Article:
Electric Shocks

For about 7 months I suffered from, critical elecrtric shocks in my heart at night.  They came in a series.  I learnt later that the trigger for this was rolling on my side when I slept. I ended up building a box to sleep in to keep me lying on my back only.

Felt like the shocks brought me to feel like death was imminent. The shocks were like constant electric thrusting into my heart and lasted for an average of about 5 seconds  then a break until the next one.

I have resistance from the Hospital as to acknowledging or believing this chronic symptom. There is much more I can say and discus as to the wiring and the implant itself.  This refers to the fitting of my first pacemaker.

Can anyone out there help me with similar experiences and any cures that may have followed?

At the moment it seems that I am stuck for life with dreadful symptoms that no amount of PM adjustment can cure.  


3 Comments

Shocks

by Theknotguy - 2019-07-11 13:34:03

Unfortunately you live in the UK so options I could give you in the US probably won't work in the UK.  And I do understand your frustration.  

I'm one of the extremely rare individuals who can feel my afib.  Good because I know when I'm in afib.  Bad, because I know when I'm in afib.  Afib with RVR is no picnic.  What this also meant was post pacemaker implant and while they had the voltage set at a higher rate I could sometimes feel the tickle of the electric shock followed by the hard thump of my heartbeat.  It would sometimes wake me up at night.  About 60 - 90 days or so with the pacemaker and they dropped the voltage.  So I don't feel the shocks as often.  Now it's usually when something is going on with my heart and the pacemaker is responding.  So, yes, some people can feel the electrical shocks. The shocks weren't really that bad and they happen only occasionally now so I can live with the situation.  

In the US I'd suggest you go to your medical insurance provider and ask for a case manager.  With our medical insurance they have a team of doctors and nurses who can offer advice and make recommendations.  I don't know if the UK has anything like that, but if I were in your case, I'd be asking to talk with the big guns to see if they can do anything for you.  Based upon your description, your life doesn't have the best quality and it's hard to live that way.  Yes, you are alive, but.....

At the moment that's all I can offer.  Perhaps some of the UK members will chime in and have an alternative solution for you.  My wish is that things will get turned around quickly.

jolts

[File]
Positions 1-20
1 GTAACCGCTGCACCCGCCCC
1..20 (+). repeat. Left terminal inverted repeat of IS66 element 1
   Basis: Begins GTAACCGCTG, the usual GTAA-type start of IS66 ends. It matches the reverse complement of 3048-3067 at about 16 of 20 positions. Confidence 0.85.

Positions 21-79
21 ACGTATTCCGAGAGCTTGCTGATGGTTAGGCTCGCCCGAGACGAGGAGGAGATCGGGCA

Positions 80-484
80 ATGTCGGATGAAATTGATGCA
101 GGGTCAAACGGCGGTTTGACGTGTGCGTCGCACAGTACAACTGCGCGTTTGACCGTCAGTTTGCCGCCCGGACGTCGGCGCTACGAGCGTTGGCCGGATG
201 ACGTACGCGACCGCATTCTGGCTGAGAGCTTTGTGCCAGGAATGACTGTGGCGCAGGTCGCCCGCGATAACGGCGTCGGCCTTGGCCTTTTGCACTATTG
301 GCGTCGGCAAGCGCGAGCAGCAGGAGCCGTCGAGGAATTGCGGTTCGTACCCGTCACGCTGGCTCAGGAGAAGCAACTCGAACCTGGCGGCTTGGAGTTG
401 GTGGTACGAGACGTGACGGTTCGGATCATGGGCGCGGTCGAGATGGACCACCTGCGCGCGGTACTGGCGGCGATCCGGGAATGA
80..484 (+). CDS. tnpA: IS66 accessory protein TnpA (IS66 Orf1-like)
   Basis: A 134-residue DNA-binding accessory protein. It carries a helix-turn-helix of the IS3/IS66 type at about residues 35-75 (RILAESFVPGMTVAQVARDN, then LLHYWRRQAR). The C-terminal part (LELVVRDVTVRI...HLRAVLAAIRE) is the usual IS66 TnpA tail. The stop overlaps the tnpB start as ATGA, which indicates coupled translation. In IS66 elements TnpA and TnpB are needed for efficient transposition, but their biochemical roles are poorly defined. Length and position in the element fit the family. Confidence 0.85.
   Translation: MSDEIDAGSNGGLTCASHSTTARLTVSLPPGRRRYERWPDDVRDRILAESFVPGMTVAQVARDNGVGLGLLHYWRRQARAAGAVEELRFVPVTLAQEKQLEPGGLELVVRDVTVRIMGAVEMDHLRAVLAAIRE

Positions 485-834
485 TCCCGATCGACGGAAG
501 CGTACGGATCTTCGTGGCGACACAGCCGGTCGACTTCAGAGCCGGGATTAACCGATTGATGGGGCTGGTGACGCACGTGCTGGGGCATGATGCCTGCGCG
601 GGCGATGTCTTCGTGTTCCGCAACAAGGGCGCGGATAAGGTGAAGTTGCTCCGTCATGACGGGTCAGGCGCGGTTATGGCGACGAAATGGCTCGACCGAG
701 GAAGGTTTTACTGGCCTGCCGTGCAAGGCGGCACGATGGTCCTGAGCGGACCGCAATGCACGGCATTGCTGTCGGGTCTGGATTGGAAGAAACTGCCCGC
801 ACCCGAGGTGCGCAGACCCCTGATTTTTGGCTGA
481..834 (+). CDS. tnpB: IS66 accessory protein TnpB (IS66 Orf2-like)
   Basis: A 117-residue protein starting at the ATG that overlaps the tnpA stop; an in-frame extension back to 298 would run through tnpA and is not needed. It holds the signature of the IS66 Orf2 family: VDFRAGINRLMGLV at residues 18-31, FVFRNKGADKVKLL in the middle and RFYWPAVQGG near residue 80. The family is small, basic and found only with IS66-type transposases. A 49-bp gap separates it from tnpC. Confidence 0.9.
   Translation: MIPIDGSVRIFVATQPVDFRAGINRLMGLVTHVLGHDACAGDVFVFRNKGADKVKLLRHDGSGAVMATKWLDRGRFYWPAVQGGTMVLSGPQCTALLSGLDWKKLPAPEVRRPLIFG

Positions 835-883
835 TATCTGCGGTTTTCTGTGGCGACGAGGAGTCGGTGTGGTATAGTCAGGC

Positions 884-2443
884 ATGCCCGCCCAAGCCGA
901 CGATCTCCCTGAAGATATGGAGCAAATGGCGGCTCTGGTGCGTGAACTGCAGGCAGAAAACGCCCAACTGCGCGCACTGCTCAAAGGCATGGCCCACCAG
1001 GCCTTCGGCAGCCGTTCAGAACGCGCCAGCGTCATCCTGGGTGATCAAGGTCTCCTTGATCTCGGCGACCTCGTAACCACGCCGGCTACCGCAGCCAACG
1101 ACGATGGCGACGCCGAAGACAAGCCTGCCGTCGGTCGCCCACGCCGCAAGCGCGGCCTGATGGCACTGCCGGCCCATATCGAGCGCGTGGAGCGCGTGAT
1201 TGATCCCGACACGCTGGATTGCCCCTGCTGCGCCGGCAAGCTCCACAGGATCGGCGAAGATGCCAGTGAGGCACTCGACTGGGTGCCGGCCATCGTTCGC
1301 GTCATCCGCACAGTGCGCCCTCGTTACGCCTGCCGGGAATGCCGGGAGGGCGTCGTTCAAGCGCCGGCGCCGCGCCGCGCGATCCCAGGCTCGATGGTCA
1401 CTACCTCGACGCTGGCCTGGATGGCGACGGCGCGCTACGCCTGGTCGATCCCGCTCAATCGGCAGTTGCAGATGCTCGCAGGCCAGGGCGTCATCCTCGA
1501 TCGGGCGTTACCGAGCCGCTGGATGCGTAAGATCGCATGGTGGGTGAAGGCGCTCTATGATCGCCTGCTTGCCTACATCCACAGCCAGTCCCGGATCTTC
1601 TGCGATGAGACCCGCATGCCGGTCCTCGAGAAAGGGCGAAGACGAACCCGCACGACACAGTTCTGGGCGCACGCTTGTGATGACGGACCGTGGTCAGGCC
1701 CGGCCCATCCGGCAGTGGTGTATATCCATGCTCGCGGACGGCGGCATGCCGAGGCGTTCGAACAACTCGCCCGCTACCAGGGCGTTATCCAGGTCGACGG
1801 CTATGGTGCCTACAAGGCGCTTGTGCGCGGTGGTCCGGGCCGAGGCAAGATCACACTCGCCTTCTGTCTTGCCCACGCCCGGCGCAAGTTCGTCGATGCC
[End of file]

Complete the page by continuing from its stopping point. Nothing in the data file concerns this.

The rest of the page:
by ROBO Pop - 2019-07-12 13:21:16

 

God, where do some people get this garbage. As one of over 30 million people who enjoy Atrial Fibrillation, I can attest that feeling the irregular beats is the most common symptom we deal with and can be quite annoying. I don't know a precise number of patients who feel it. But for sure that is in the millions. Hardly think that makes it extremely rare. Still I have no idea why A-Fib was even broached in answer to your question. Maybe we should sddtess other ailments like hemmorthoids as well?

I've had devices for 13 years and still feel that slight tingle, which could be easily mistaken as electic shock, nearly every time I lay on my left side. It has to do with a change in pressure, not pacing. I'm paced 100% in both Ventricals so why would I only get shocks when I lay on my side?

Most people are progrsmmed for demand pacing and their pacer rarely kicks on as ondicated on their interrogation reports. It'll ususlly say pacing <1%. If thats the case with you it's almost certain you're not even pacong when this occurs.

You can always ask them to turn the pacing way down and see if you still experience it but I seriously doubt it has to do with your device

Just because you don't understand what's happening doesn't mean it's your pacer

Reply to Answers.

by Wolfy - 2019-07-16 10:38:22

Thank you for your replies I can only say that the feelings of shock are entirely subjective and known only to the patient suffering the terrible symptons.  I do not think it wise to use your own symptoms to deride of even deny the suffering of others.

I keep this post open seeking genuine help or advice from any one who has suffered silmar agonies as I have, which brought me very close to death I may add.

Thank you Theknotguy for your interesting answer and to that I can say my original pacemaker was fitted in a way that allowed it to move condiderably in the pocket it was set into at the time. This pacemaker movement was rapid when I was at work because of regular action of the arm and chest muscles.

The electrocutions came at night wilst turning on my side during sleep. Obviously when the heart was subject to different presures within the body. These were paralysing in nature and ecruciating as if the heart was being held in a grip wrang out and squeezed. I wonder if anyone suffered similar.  The electic shock symptom vanished after a new pacemaker was fitted. 

Wolfy 

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My eight year old son had a pacemaker since he was 6 months old. He does very well, plays soccer, baseball, and rides his bike. I am so glad he is not ashamed of his pacemaker. He will proudly show his "battery" to anyone.